Young Conservative Minds – Environmental Gloom, Doom, or Hope?

By Brent Fewell

Kids say (and think) the darndest things. This weekend, my youngest dauCPAC2013ghter, Macy, and I had a great discussion on civics. Turns out she and her classmates are doing the perennial assignment of writing POTUS about a topic of concern and enlisting his help.  So, of course, I did the fatherly thing and followed up – what’s your concern, Macy?  Her response, littering!  Pfew . . . this was an easy one – dad could handle this – and was feeling a modicum of relief she didn’t say climate change.  She went on to explain that littering just wasn’t right, because some people ruin it for everyone else by making the environment ugly.   I was proud of her for recognizing that the selfish and unthoughtful actions of a few could affect everyone.   When she finished making her case, I nodded in agreement and in passing mentioned that while President Obama, the First Lady, Malia and Sasha, were probably equally concerned about littering, it wasn’t POTUS’ job to stop litter-bugs.  Rather it was more a local thing and that communities such as ours – and that included her and me – have a responsibility to police our own environment to ensure that it stays clean and litter free.  POTUS had more important things to do, like ensuring our national security, helping to revitalize the economy . . . and big environmental matters, including climate change.   We talked briefly about the role of government, and the difference between the federal, state and local responsibilities.  She seemed intent on following my line of reasoning until I got to my stump speech on the constitution and enumerated powers.  That’s when dad knew he had exceeded his parental discretion and veered too far to the right, well-afield of her concern – littering.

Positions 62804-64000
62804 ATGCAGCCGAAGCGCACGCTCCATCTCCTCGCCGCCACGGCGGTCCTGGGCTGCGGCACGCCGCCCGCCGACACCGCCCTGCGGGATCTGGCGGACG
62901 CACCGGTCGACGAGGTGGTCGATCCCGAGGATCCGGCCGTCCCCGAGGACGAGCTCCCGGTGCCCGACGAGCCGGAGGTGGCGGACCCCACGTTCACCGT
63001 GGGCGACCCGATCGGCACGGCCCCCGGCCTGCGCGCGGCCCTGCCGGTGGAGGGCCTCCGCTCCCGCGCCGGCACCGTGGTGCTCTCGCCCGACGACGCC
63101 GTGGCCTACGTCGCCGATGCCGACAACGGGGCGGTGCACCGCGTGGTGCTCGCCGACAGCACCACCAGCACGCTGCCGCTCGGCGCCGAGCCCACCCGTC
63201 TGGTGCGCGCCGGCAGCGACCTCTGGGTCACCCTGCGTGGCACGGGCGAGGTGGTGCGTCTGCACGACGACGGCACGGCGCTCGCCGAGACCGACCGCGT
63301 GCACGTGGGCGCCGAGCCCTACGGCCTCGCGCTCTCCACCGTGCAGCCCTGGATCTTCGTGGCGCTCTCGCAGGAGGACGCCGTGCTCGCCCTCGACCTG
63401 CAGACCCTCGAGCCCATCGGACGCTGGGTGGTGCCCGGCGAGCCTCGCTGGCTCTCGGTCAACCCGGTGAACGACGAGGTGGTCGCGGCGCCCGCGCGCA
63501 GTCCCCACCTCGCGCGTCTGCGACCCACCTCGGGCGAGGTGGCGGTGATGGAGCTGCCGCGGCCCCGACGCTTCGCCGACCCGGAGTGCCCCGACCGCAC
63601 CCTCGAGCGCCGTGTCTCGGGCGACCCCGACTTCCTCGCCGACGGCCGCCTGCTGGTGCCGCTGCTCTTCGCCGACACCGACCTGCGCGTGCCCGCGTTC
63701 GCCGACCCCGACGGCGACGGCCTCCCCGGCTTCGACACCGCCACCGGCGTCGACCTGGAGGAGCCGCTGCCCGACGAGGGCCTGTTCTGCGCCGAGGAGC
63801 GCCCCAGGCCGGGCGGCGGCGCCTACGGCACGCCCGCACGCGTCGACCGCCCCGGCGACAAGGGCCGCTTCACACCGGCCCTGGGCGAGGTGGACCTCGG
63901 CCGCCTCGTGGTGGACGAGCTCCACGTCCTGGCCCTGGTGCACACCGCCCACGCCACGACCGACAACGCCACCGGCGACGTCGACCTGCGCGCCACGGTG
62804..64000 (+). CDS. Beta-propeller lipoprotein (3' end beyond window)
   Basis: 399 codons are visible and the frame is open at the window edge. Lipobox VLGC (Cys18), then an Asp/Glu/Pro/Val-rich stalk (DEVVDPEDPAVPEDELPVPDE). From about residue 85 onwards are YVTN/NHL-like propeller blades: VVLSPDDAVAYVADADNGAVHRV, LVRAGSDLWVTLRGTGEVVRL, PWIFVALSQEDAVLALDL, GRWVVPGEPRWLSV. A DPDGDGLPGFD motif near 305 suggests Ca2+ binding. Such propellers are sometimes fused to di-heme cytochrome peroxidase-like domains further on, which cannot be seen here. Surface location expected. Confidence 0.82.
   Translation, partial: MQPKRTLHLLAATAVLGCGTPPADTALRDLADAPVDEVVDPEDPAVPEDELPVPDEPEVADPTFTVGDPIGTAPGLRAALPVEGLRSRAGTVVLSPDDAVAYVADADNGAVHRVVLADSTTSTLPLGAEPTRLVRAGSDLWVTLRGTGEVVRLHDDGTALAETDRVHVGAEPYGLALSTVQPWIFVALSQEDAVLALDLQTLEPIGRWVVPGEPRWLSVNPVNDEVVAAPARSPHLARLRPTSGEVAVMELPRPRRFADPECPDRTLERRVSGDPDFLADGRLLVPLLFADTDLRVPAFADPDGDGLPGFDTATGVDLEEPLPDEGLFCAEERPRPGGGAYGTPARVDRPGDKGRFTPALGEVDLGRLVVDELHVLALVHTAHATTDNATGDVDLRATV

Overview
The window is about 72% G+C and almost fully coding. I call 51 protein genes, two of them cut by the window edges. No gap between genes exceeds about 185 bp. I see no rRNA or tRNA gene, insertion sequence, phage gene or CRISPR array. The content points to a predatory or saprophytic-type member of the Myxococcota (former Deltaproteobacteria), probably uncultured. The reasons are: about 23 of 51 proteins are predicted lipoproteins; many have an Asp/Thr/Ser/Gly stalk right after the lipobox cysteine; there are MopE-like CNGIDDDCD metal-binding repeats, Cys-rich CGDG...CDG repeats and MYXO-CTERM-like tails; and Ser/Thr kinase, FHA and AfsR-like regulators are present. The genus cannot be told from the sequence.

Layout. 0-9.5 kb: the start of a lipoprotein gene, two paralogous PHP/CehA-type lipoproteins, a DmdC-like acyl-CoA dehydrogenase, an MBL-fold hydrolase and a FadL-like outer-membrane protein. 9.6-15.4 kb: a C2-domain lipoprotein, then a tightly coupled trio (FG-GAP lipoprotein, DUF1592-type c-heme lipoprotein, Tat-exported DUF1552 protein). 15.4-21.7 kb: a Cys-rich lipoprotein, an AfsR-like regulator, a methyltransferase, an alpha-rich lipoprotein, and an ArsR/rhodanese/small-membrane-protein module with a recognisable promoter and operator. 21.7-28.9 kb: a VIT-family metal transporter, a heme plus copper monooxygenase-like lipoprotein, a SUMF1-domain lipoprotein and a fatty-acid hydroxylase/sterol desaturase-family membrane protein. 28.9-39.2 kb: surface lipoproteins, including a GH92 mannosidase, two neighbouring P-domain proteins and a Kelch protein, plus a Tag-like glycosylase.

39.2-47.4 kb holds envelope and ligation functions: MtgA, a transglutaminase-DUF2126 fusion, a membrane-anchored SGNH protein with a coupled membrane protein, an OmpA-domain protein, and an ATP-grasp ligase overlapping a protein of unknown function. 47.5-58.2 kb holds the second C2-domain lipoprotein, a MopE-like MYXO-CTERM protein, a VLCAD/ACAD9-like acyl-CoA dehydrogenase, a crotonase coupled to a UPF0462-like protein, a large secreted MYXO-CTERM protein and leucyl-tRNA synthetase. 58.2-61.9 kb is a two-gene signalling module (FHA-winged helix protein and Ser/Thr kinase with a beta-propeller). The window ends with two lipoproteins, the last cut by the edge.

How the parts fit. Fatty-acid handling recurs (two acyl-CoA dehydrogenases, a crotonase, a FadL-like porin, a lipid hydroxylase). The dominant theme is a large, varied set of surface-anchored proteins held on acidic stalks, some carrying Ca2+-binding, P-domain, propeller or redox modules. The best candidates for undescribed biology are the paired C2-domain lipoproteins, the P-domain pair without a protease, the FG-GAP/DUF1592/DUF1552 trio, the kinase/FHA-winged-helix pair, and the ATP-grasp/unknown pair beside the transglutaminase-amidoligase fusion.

Yet this exchange made me pause for a moment to think about the biggest concerns and fears of Generation Y.  For me, when I was her age, my biggest fear was the end of the world and Jimmy Carter being the Antichrist (okay – probably not a fear to many – but damn, Jimmy was a REALLY scary figure to me at the ripe old age of 10).  While I’m relieved to know that my girls aren’t gripped by the same nightmares of Jimmy Carter, or climate change for that matter, I’m glad to know that they care and are thinking about environmental matters and how they as Christians and good stewards of the earth should respond.

And so goes the discussion and concerns of many Generation Y’ers around the country, including young conservatives at last week’s CPAC convention here in DC as reflected in the video here taken by Mike Stark, a self-described “extreme political activist”, over at Daily Kos.  Mike was apparently interested in what young conservatives think about climate change.  To be honest, as a SoCon who is concerned about environmental matters, I was a bit anxious to view the clip.  Mike, let me give you a tip – this is the CPAC faithful – these are the Trekkies of the conservative movement and no one – not even you – should expect climate change to be among the top of their worries.  While clearly not a scientifically robust sample size or broad representation of young conservative minds, I must say that I was pleasantly surprised that few, if any, were outright climate deniers.  Yes, some healthy skeptics regarding whether the science was truly settled (it’s not often you encounter a Mohawk-wearing conservative at CPAC), some wise-asses (who simply want less snow for Minnesota or thought this was a get-rich scheme for Al Gore), some who see climate change as an exploitive political scheme by liberals and yet others, including the last young man in the clip, who seems genuinely concerned about climate change.  I was indeed encouraged by the vignettes.  As I’ve posted previously herehere and here, the growing concern among conservatives on topics like climate change (absent the apocalyptic scare-mongering rhetoric) and other environmental matters, interwoven with a healthy skepticism, yet willingness to challenge the status quo and stale political orthodoxies, is itself encouraging and a healthy development.

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